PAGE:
(AP) Newman University, a private Catholic school in Wichita, plans to offer a group next year to support its LGBTQ students while continuing to emphasize Catholic teaching that condones sex only in marriage between a man and a woman.
In response to growing interest among students to recognize the school's diversity, the university formed a committee to plan the LGBTQ group. The committee met over the summer and fall of 2016 and used a model used at Notre Dame, The Wichita Eagle reported.
The group's formation was spurred in part by a speech by Ruben Lerma at a public forum, where he discussed being gay on the Newman campus. He said he attended Newman because it offered him a full scholarship, even though he was concerned about being ``that gay student.'' Lerma recounted overhearing Newman students saying gay people should go to hell and legalizing gay marriage would make gays want to marry animals.
"I'm not the only gay person here, I'm not going to be the only gay person here, there will be more,'' Lerma remembers saying. "If for their sake, if not mine, you should make it more amiable, make the environment better.''
Lerma's speech came as interest in recognizing diversity was growing. The university has restarted the Black Student Union, added a club to support Asian students and hired a diversity coordinator last year.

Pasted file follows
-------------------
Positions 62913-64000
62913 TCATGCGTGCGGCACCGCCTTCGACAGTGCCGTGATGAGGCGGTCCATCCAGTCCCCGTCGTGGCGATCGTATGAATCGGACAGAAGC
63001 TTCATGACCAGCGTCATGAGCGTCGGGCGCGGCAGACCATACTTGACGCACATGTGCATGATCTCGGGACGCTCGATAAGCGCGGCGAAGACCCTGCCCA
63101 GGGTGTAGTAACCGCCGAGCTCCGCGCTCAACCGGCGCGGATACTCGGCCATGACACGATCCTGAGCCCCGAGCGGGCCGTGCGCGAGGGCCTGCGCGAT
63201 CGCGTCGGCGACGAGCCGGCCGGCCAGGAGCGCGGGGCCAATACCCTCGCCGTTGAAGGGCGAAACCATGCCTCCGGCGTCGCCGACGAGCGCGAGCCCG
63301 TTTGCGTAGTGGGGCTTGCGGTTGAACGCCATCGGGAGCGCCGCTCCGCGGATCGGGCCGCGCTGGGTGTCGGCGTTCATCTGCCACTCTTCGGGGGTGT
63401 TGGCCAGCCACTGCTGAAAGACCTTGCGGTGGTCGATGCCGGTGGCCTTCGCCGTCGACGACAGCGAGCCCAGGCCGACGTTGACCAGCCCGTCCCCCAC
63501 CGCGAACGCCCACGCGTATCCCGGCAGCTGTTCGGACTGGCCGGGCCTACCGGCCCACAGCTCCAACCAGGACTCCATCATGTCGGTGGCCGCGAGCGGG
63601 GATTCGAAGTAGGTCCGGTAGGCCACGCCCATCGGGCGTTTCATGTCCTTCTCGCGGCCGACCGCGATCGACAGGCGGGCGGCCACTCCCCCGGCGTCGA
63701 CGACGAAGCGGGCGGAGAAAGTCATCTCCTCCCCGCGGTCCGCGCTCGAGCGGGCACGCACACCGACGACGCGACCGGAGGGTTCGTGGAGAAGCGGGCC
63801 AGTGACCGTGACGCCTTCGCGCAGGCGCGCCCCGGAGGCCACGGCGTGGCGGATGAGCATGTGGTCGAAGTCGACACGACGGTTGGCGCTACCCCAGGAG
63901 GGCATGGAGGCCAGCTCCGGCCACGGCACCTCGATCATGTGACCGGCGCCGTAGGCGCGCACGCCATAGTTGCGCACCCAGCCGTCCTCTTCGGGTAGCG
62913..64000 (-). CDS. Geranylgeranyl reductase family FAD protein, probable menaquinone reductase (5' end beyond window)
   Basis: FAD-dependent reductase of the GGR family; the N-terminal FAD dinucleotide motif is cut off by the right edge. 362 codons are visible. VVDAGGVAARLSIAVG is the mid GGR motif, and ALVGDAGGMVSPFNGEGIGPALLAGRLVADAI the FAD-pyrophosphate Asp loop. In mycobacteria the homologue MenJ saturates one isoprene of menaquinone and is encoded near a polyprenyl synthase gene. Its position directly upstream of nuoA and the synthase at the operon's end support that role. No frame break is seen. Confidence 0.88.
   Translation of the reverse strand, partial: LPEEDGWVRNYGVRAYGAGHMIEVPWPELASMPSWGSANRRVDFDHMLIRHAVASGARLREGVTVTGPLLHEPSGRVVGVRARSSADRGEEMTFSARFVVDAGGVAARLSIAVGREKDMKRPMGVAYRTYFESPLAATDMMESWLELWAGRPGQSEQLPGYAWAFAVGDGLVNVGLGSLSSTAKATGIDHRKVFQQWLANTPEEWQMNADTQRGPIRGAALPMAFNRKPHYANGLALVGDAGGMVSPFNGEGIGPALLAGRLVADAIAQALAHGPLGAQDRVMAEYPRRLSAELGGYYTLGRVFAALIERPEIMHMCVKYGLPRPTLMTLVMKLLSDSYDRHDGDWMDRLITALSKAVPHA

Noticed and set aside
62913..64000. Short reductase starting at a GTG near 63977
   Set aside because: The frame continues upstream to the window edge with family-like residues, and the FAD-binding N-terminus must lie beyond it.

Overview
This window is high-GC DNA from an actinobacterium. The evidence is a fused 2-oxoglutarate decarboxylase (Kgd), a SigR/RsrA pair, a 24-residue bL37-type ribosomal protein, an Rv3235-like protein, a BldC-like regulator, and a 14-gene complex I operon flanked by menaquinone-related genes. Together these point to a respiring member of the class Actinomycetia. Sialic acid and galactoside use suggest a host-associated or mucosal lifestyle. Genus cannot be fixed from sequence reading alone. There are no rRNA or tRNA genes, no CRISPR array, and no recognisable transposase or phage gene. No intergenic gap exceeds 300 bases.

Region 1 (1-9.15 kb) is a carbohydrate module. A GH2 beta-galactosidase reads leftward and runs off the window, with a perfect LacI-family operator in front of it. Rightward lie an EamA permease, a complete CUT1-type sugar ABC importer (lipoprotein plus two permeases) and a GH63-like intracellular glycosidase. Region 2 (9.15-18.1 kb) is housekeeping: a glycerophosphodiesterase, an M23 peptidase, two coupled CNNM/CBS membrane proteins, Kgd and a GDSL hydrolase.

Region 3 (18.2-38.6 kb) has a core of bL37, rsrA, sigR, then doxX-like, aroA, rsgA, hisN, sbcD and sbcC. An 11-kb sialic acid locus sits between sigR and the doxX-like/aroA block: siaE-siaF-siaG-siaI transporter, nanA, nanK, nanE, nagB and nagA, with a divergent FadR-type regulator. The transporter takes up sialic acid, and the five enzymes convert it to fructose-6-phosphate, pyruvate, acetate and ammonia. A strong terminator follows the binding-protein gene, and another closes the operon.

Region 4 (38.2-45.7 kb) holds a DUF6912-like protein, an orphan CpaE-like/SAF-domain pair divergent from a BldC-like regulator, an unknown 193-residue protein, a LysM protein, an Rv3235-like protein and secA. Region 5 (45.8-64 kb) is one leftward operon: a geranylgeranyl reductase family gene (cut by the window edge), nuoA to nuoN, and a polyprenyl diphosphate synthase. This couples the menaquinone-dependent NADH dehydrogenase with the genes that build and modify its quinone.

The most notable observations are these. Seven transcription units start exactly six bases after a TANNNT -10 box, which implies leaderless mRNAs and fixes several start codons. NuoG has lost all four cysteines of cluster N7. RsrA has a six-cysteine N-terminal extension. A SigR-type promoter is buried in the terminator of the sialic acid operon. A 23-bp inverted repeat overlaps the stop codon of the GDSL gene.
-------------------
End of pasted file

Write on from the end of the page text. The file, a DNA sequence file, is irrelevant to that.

Newman's mission has always included concern for the dignity of all students, said spokesman Clark Shafer, but the events in 2016 raised awareness of the need to make LGBTQ students feel more welcome.
Before making the ``Pastoral Plan'' public, Newman contacted important alumnus and donor, who approved how the group upheld the school's Catholic values, Shafer said.
"The University exhorts all to hear and live the Church's teaching that `the deliberate use of the sexual faculty, for whatever reason, outside of marriage (between man and woman) is essentially contrary to its purpose' and is considered gravely sinful,'' the plan reads.
The group will hold supportive meetings and put on events that recognize LGBTQ students.
Kevin Clack, the group's first student leader, said he believes the group will be able to discuss dating and romance but noted LGBTQ students have many concerns. Clack said he doesn't expect the group to focus on sexuality more than any other campus group, including the Black Student Union, of which he is also a member. He doesn't agree with the language about what constitutes a true marriage but thinks compromise was necessary to get the group started.